Three chameleons crept out of a fitweed bush. They clambered down the rocky shore on their way for a drink from the river. Before they could reach their destination, a voice cried out. A large iguana had perched on a boulder in order to speak to other iguanas along the shore and its cry echoed from shore to shore.
“Stop!” said the iguana. “Stop! Stop imitating the cats that hunt us. You are injuring yourselves. Just because you have fought off a cat does not mean you can hunt like them.”
“We are strong,” came the reply from a young iguana. “How else should we learn to act but from other animals of might?”
“Fellow iguanas, be your true selves. Eat the bushes and the insects that you have always eaten. Swim in the pools that give you prey.” The iguana noticed the three chameleons a few feet below him. “Don't be like our cousins, the chameleons. They should be green lizards like us. But they change their colors from minute to minute and look, now they are grey and brown, the color of these rocks.”
A chameleon strode closer. He had been mesmerized by the speech of the elder iguana. Now he felt ashamed to be so unreliable and weak compared to the larger lizards.
“Our cousins change so much,” the iguana continued, “they can't know who they are anymore.”
The chameleon looked at himself. His body had changed to a pebbly color without much effort. For the chameleon it was a greater effort to turn green again. In imitation of the iguanas, however, he managed it. In half a minute, he transformed himself into a smaller version of the tough, steadfast lizards.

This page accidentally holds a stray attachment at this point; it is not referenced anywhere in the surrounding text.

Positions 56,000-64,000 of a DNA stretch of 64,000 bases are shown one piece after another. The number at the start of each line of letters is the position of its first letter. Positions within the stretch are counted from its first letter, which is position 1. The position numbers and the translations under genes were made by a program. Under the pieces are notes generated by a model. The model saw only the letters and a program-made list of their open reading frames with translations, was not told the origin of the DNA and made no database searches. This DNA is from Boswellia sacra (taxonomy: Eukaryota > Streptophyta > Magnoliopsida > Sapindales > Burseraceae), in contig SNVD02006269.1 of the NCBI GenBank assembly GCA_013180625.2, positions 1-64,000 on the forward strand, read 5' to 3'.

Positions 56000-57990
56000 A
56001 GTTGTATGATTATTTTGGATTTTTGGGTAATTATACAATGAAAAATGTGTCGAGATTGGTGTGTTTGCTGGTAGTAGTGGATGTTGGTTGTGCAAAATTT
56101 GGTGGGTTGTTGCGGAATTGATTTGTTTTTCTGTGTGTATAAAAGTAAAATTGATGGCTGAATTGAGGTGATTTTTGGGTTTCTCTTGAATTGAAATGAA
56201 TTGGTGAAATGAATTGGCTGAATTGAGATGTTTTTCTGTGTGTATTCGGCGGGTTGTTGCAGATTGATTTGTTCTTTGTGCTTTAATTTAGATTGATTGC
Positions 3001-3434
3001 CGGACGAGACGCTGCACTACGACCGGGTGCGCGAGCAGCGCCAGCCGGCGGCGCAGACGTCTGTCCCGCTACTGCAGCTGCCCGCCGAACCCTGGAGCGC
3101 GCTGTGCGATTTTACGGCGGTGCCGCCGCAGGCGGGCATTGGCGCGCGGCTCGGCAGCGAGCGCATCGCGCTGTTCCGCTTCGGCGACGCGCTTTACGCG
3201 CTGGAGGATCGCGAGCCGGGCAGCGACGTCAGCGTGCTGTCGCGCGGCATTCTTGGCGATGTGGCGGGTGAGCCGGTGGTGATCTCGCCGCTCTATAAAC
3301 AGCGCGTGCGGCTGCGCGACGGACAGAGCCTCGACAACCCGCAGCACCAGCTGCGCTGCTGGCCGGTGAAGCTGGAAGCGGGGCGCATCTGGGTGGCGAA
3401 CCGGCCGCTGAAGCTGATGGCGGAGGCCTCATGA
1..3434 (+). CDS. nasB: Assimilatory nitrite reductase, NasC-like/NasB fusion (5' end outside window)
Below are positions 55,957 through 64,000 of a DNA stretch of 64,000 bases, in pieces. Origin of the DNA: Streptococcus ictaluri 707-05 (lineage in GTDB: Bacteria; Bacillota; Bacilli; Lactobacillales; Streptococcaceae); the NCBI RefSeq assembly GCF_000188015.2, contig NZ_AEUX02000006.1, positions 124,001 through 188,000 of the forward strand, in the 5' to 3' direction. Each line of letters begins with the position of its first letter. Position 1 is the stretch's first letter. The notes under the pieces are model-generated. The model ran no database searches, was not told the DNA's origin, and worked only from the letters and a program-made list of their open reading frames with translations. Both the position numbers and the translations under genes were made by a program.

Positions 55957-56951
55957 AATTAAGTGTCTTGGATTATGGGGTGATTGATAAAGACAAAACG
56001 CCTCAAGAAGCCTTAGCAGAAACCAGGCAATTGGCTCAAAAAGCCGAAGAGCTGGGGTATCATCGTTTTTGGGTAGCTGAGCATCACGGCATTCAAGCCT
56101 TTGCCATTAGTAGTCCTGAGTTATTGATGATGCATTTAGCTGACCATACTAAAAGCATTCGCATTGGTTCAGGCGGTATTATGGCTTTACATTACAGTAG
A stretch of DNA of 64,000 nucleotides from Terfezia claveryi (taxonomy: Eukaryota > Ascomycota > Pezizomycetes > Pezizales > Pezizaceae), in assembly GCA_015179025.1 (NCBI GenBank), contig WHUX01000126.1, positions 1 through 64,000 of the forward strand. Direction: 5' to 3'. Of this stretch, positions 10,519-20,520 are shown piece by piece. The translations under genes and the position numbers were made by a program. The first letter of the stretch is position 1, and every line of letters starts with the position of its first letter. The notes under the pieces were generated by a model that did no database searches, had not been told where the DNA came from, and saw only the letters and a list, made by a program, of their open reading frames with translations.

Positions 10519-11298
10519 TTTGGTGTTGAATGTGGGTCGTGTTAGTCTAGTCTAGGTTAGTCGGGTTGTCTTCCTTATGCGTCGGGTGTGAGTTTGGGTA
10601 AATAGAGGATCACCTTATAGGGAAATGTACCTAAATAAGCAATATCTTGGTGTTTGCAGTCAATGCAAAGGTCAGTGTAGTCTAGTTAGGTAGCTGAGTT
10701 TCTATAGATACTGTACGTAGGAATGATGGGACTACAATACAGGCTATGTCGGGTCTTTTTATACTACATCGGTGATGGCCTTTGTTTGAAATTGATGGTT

Just then, a kestrel spied the chameleon against the brown rocks. It swooped down and picked up the unfortunate lizard in its claws. The kestrel flapped its wings once and was gone.
“Truly, the iguana was right,” said one of the remaining chameleons. All of the other animals in the area hushed.
“How can you say that?” screeched the remaining chameleon. “Our friend listened to bad advice! He changed to be like an iguana and was killed!”
“He did not understand himself. We are not green lizards.”
The other animals looked to the sky, then back to the remaining chameleons.
“'Be who you are' is fine advice. But first you must know yourself. Then you can grow and change, as all creatures must, in harmony with your nature and not in response to what someone else thinks about you.”
The old iguana nodded and clambered backwards off of its rock.
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